For instance, it would eliminate the phrase that makes me cringe every time - "No one should be able to tell me who I can love." That phrase horribly confuses sex and love, for, obviously, sex is not, by any stretch of the imagination, love.

People who love each other sometimes engage in sexual activity as a form of intimate entertainment, it is true, but so do rapists, who almost never have love in mind when perpetrating their crime. Then, there is a panoply of casual connections that could be called "sex" that would never be construed as "love".

The way we use language does make a difference and such discombobulations can only lead to problems.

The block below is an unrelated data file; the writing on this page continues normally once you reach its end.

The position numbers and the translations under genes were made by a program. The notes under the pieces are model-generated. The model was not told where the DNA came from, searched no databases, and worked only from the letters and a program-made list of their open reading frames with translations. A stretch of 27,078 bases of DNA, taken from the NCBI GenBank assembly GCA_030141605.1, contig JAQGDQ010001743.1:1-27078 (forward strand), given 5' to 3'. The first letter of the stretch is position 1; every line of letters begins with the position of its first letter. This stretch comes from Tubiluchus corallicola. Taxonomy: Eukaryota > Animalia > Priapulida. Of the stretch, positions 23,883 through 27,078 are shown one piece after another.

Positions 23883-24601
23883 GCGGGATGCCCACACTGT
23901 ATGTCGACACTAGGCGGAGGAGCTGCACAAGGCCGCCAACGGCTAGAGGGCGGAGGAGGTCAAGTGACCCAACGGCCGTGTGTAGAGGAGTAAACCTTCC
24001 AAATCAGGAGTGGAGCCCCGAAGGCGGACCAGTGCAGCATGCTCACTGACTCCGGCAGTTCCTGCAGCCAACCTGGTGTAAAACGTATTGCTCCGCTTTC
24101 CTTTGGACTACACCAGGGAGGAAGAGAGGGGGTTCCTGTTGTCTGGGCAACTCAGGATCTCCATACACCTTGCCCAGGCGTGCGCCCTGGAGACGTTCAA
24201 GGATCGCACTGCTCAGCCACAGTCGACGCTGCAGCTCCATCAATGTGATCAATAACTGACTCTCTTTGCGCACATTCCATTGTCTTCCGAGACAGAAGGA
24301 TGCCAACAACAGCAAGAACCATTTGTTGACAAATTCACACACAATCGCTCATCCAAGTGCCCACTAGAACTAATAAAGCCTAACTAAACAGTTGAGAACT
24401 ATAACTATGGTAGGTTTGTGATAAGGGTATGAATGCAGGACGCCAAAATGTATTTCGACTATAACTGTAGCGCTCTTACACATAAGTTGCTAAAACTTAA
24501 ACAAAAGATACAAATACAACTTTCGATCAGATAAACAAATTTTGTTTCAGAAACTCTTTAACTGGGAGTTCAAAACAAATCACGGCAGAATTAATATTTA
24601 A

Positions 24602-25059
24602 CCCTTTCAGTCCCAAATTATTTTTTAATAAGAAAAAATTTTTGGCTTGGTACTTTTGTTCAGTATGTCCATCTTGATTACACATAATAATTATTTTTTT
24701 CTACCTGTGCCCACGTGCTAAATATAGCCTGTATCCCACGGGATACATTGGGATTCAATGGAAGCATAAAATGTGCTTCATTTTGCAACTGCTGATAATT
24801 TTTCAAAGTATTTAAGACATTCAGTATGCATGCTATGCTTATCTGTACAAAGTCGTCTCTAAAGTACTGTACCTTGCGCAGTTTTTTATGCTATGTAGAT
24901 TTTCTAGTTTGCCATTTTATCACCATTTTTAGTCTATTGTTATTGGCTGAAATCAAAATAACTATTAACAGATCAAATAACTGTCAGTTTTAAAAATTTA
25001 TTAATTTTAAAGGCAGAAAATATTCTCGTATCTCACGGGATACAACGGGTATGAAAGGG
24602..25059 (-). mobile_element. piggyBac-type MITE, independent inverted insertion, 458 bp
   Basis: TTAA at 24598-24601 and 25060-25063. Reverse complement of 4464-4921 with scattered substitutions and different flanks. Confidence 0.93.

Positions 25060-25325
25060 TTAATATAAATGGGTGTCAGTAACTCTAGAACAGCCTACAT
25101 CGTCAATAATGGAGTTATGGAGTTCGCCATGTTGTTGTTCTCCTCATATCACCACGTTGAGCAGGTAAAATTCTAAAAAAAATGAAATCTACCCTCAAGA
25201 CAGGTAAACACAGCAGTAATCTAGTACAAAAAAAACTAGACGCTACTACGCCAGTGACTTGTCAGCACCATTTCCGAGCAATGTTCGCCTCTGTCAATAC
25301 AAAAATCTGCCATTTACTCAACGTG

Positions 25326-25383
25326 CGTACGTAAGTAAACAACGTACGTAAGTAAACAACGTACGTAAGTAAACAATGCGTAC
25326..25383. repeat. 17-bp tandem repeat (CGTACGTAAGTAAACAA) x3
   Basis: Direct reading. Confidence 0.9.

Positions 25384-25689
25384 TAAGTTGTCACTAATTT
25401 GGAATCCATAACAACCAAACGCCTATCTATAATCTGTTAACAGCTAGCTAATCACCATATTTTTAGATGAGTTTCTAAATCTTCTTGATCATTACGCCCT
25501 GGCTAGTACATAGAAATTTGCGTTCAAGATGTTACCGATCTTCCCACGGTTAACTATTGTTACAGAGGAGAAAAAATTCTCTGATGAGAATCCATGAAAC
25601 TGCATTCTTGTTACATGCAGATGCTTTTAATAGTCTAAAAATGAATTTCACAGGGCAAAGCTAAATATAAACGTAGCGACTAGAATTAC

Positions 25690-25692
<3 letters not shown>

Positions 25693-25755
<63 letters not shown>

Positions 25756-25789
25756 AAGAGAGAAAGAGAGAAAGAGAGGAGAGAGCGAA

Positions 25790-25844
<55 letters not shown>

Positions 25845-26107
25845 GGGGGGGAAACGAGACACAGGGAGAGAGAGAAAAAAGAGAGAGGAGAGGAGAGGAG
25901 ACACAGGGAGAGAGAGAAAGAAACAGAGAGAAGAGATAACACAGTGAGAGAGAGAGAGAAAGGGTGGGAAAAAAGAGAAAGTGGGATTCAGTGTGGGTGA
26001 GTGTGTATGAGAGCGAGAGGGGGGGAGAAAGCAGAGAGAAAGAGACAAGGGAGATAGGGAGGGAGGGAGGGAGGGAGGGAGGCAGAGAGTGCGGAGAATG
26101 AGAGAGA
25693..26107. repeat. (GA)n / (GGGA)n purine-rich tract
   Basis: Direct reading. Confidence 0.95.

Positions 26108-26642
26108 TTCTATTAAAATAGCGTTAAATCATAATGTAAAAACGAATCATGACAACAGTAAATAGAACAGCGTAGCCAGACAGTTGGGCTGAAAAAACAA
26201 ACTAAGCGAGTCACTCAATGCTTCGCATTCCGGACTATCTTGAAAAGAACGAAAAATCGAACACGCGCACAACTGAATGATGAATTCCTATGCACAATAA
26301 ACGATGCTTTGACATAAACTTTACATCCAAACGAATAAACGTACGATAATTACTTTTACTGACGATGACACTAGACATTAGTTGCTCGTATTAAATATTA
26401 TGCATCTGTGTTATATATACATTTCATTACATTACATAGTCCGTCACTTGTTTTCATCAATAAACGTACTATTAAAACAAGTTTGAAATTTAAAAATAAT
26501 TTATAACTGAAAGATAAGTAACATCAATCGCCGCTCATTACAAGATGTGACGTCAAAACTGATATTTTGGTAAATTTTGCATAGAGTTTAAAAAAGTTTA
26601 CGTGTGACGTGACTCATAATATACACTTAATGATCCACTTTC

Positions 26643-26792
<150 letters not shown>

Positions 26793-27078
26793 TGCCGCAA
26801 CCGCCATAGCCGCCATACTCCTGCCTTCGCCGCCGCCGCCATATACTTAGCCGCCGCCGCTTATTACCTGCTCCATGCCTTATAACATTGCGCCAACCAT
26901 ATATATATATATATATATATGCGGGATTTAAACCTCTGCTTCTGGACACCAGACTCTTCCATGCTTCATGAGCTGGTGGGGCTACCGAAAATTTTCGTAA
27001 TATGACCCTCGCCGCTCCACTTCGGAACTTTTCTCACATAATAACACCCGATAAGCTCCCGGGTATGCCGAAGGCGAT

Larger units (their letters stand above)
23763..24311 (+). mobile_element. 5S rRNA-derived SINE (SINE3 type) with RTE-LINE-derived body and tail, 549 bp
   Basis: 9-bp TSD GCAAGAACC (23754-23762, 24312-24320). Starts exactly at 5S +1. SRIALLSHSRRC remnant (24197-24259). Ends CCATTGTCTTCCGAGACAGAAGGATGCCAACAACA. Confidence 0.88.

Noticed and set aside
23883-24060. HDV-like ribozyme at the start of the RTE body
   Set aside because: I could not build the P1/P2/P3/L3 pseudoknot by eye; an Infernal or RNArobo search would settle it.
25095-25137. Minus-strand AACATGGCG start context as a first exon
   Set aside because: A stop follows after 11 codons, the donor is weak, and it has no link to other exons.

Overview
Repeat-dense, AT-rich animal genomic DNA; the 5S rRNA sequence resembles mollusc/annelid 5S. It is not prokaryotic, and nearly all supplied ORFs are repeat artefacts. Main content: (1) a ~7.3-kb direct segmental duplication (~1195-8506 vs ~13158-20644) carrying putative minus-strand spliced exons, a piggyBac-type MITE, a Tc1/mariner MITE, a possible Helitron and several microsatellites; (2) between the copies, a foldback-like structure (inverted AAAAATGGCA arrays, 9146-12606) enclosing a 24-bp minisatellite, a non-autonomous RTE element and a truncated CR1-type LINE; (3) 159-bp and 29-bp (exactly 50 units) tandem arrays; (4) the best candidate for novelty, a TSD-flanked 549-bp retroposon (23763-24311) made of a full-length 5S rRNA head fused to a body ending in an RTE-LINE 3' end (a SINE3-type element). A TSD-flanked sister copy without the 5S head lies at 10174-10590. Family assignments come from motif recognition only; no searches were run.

--- Flatirons Crossing ---


Flatirons Crossing is a shopping district in the town of Superior, Colorado. I have been there several times when I lived in nearby Broomfield and a House brother works in Superior so, planning for my endurance hike, and needing to get back in shape after the hot summer, which is my off season for hiking, I decided to take a long hike in the high plains between Superior and the Flatirons.

The Coalton Trail is a nice, broad, dirt trail. The most demanding part is the grade up Davidson Mesa. Once on top, it's pretty flat all the way to highway 128. The primary draw through most of the year is the view of the Flatirons, a steeply folded series of dark sedimentary rocks that loom over Boulder, Colorado. The flat, platelike shapes give them their name. In the spring, I'm told, this area is a great hike for looking at wildflowers. The Coalton Trail ends at the Boulder Alternative Energy Research station at Rocky Flats, the site of a controversial weapons grade fissionable materials factory in the last half of the 20th Century. I carried a dosimeter along but it didn't twitch. Evidently, they did a good job cleaning it up.